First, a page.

Organizers said the 2019 Meredith Dairy Fest drew thousands of visitors this weekend to a field off the Catskill Turnpike, on Honest Brook Road in the town of Meredith.
The festival is now in its third year after a hiatus of nearly a decade, according to Shirley Niebanck, a member of the organizing committee.
“I’m so glad they brought it back,” said Michelle Owens of Coventry. “I have such wonderful memories of coming up with my grandparents when I was a kid, and now I get to share the experience with my family.”
The event featured food trucks, concessions and dozens of vendors, including Barb Hanselman, owner of the Farmer’s Wife Baked Goods in Bloomville.
Hanselman said she started the business 22 years ago as a means of earning extra income to offset the financial setbacks of the struggling dairy industry.
“People don’t realize it doesn’t take a significant investment to get through the bad times,” she said.
Hanselman said she always liked to bake and was famous for her pies, available in flavors like apple and razzleberry, but found customers in search of a portable, single-serve treat, so she invented the “thingamajig, a pie you can eat like a cookie.” It is now one of her best-sellers.
Also available in the Pure Catskills tent were products from Blackberry Ridge Farm of Delhi, Lump’s Spice Company in Otego, Brookside Maple in DeLancey and Masonville Rhubarb, as well as samples from Kerrs Creek Distillery of Walton, soy candles and lotions from Otsdawa Creek Candles and Harpersfield cheese from Brovetto’s Dairy Farm.
Dozens of kids waited in line for a turn on the bounce house and slide, mechanical bull and the kiddie train, while others visited with kittens available for adoption from the Delaware Valley Humane Society and, of course, cows.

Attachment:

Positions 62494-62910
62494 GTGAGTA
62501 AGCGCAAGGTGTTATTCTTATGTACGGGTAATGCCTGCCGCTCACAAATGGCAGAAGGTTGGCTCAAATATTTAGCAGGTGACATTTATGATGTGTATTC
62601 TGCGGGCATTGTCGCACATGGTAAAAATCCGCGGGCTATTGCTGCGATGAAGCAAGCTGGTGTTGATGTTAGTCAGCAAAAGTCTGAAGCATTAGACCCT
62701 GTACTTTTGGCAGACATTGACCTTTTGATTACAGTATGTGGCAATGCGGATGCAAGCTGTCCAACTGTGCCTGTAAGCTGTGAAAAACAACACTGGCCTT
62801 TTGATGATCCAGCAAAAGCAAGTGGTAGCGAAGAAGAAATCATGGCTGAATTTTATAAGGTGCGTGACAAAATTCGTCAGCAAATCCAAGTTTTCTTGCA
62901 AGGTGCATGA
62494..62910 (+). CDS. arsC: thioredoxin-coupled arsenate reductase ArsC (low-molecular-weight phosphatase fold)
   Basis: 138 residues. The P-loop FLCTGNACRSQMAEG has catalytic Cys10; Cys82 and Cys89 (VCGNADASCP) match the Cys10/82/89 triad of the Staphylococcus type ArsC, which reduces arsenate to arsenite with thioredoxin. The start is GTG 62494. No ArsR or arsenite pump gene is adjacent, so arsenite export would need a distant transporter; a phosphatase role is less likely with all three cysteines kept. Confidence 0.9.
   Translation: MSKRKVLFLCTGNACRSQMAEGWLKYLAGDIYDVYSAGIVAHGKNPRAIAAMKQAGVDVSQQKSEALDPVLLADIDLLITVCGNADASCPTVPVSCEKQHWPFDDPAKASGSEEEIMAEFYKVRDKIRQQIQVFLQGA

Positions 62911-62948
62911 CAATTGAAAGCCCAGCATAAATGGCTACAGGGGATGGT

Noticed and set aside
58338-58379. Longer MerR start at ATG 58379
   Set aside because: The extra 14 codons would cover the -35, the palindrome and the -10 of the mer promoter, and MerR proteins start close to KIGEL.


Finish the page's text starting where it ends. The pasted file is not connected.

Even though their parents said they see plenty of cows every day, Emma and Abby Huyck, 6 and 3, and Hunter Sitts, 6, of Treadwell, were eager to pet the calf.
Members of the Delaware County Dairy Princess Court provided passersby with dairy nutritional information and fun facts, and Delaware Academy student members of the FFA sold squares on the “cow plop bingo” grid for $5 apiece. The ticketholder of the square on which the cow relieved itself won 10% of the earnings, while the rest of the proceeds were donated to Meredith Emergency Medical Services, according to 17-year-old volunteer Cassidy Smith.
“I’m so impressed with the turnout of the kids,” Niebanck said.
The event is volunteer-based, and the majority of the profits will be donated to the Meridale and East Meredith fire departments, programs at local schools, camperships at Four-H Camp Shankitunk and other community nonprofits, according to Niebanck.
“It’s always great to see everyone come together and have such a good time,” she said. “It really is a family affair.”
Sarah Eames, staff writer, can be reached at firstname.lastname@example.org or 607-441-7213. Follow her @DS_SarahE on Twitter.